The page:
Recipe For Health
Jill Yarbrough, Dining Services Test Kitchen Manager
Featured Food: Asparagus Yield: Serves 6Learn more about Asparagus


  • 1 ½ lbs. fresh asparagus
  • 2 T. olive oil
  • ½ t. minced garlic
  • Salt and pepper to taste


Pre-heat oven to 375º F. 

Wash asparagus and cut off ends. 

Combine garlic and oil in large bowl. Add asparagus; toss in oil and put on baking sheet. 

Roast in oven for approximately 10 minutes until tender, but still firm. 

Season to taste with salt and pepper.

Other Serving Suggestions:

• Drizzle lemon juice over steamed asparagus tips.

• Grill by skewering spears at top and bottom on bamboo picks to make a “raft.” Brush with oil and place on pre-heated grill.

• Use up those trimmings—peel the tough stem pieces; steam, then purée them to use in soup.

• Stir-fry—cut asparagus spears diagonally into one- to two-inch pieces keeping tips whole. Heat one to two tablespoons oil in skillet until oil shimmers; add asparagus pieces and stir-fry until just tender.

• Steam spears lightly then chill—add to other fresh vegetables on a crudités tray served with a favorite dip.

Learn More About Asparagus

Asparagus is popping up with all the other spring flowers. That’s right, asparagus is a member of the lily family. As such, it takes its rightful place as a sign that spring has sprung! Asparagus spears are actually the shoots of an underground crown. It takes about three years for the crowns to develop enough to begin producing shoots. Once they do, they’re productive for as long as 20 years.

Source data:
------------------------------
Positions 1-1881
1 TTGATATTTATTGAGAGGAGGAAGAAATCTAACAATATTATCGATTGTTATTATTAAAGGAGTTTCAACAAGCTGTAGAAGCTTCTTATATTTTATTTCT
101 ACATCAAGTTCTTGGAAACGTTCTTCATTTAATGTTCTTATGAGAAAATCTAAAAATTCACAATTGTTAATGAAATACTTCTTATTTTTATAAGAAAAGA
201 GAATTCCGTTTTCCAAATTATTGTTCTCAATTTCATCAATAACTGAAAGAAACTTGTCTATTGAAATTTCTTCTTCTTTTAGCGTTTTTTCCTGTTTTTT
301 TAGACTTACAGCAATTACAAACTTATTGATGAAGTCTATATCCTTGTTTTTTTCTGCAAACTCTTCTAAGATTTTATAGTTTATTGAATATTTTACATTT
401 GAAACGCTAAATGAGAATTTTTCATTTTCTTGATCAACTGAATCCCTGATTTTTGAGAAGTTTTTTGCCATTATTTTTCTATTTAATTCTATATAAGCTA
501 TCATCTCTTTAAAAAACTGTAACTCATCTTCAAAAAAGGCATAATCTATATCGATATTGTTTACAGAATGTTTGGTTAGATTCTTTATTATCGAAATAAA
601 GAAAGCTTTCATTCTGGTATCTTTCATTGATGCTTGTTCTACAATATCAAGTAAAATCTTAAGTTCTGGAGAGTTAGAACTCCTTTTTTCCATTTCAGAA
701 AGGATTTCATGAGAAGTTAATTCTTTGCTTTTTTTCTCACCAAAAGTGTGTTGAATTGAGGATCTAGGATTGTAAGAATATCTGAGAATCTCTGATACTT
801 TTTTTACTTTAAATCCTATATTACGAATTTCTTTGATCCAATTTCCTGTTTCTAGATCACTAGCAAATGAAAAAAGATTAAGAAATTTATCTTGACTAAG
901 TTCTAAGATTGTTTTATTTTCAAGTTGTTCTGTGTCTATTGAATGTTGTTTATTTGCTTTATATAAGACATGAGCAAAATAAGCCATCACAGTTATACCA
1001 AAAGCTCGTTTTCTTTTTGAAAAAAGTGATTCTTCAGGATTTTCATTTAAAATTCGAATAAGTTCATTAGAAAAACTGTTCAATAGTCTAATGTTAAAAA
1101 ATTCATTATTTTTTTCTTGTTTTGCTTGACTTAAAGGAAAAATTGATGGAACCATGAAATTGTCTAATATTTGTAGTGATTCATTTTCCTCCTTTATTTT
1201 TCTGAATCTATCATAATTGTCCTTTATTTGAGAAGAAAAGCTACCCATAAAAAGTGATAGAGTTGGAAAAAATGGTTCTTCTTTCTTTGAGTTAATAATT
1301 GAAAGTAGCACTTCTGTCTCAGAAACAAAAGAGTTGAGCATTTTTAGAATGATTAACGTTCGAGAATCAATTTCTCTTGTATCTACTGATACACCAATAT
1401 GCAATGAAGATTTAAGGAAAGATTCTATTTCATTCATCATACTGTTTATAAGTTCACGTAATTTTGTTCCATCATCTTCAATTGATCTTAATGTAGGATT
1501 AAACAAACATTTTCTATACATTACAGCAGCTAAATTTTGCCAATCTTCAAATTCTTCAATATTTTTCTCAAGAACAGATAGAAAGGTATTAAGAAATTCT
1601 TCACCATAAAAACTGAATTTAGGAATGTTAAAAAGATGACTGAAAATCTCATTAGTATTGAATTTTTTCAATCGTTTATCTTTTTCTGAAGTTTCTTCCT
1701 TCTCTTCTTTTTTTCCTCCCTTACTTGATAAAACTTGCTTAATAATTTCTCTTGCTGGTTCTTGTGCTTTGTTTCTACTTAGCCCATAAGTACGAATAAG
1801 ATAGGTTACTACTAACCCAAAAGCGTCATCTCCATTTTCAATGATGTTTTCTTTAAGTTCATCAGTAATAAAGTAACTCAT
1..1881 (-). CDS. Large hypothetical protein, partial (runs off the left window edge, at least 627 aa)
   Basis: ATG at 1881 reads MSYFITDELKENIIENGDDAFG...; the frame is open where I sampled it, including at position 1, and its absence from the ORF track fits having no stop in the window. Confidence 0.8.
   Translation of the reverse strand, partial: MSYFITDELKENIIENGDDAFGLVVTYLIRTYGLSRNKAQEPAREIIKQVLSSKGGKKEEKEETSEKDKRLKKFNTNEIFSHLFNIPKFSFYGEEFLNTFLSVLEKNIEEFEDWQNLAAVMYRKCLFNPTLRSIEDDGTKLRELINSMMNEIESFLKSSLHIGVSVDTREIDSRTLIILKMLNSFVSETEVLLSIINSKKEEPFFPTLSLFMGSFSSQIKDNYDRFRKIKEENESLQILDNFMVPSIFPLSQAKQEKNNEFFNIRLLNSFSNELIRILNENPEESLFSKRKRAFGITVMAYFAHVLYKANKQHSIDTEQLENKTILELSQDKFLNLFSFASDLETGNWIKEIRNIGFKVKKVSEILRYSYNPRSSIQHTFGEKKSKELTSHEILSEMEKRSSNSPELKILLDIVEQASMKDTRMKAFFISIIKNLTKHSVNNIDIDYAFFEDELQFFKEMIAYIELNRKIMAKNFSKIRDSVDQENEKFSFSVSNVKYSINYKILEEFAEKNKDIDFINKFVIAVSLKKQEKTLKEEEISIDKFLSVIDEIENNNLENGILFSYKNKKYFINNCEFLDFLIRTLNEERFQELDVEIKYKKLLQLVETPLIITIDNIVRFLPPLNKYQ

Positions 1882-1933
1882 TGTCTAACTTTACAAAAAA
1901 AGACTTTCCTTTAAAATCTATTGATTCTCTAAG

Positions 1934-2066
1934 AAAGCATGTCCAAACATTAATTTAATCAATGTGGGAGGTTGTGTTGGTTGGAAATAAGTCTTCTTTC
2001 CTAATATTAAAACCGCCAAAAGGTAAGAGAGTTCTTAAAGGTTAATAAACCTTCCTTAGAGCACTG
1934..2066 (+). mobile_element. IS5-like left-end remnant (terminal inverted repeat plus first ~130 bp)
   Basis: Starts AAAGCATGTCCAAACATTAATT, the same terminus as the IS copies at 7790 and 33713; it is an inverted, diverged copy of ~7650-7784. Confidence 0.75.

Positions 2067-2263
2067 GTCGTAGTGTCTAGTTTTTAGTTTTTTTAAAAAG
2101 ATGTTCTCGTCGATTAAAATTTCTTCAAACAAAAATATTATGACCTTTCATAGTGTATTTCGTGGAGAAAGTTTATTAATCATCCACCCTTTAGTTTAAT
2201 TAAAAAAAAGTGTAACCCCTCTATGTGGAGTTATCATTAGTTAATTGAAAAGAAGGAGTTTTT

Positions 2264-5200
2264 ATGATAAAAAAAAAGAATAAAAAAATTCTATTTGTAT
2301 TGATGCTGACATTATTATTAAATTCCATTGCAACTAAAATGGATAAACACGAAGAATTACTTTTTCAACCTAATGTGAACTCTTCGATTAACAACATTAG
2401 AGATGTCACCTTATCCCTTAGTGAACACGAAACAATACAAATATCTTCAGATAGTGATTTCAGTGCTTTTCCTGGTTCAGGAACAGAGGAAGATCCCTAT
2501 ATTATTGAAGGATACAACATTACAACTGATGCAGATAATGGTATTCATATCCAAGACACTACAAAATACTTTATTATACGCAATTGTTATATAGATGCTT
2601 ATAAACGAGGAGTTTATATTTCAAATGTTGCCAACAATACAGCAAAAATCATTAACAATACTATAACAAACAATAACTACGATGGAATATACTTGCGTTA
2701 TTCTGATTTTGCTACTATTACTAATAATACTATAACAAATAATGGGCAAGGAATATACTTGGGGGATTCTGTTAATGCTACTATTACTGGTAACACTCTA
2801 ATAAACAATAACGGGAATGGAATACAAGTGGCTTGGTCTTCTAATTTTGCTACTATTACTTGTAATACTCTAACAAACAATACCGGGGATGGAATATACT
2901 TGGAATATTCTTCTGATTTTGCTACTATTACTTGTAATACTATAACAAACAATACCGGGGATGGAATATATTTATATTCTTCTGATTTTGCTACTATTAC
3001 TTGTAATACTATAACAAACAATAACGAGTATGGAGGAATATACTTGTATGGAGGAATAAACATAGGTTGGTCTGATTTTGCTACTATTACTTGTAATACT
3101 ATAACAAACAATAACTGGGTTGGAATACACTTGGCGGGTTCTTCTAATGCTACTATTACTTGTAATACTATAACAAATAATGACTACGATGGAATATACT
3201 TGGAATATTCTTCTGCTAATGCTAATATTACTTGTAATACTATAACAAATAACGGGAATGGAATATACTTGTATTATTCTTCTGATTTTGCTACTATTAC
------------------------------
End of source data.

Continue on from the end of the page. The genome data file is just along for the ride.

Asparagus tips

• Shopping | Buy asparagus fresh, frozen or canned. Fresh asparagus can be found in supermarkets year-round. The harvest season in Michigan is late April through mid- to late June. When buying fresh asparagus, look for firm spears with closed, compact tips and uniform diameter, so all the spears will cook in the same amount of time. Larger diameter spears are more tender and hold up well when pan roasting or stir-frying.

• Cleaning and storing | For fresh asparagus: trim the stem ends about

one-quarter inch. Wash spears several times in warm water. Pat dry. Wrap a moist paper towel around the stem ends or stand upright in an inch or two of cold water. Cover and refrigerate. Use within two or three days for best quality. For

frozen asparagus: keep frozen until ready to cook.

• Cooking | Keep the volume of water low. No matter what the cooking container or method is, steam and short cooking time are keys to bright green,

tender-crisp asparagus.

A common aftermath of eating asparagus is a peculiar urine odor. The odor is caused by the breakdown of amino acids present in asparagus. Considering the wide array of valuable nutrients that asparagus delivers, this harmless and fleeting side effect is a small price to pay.

Peggy Crum MA, RD

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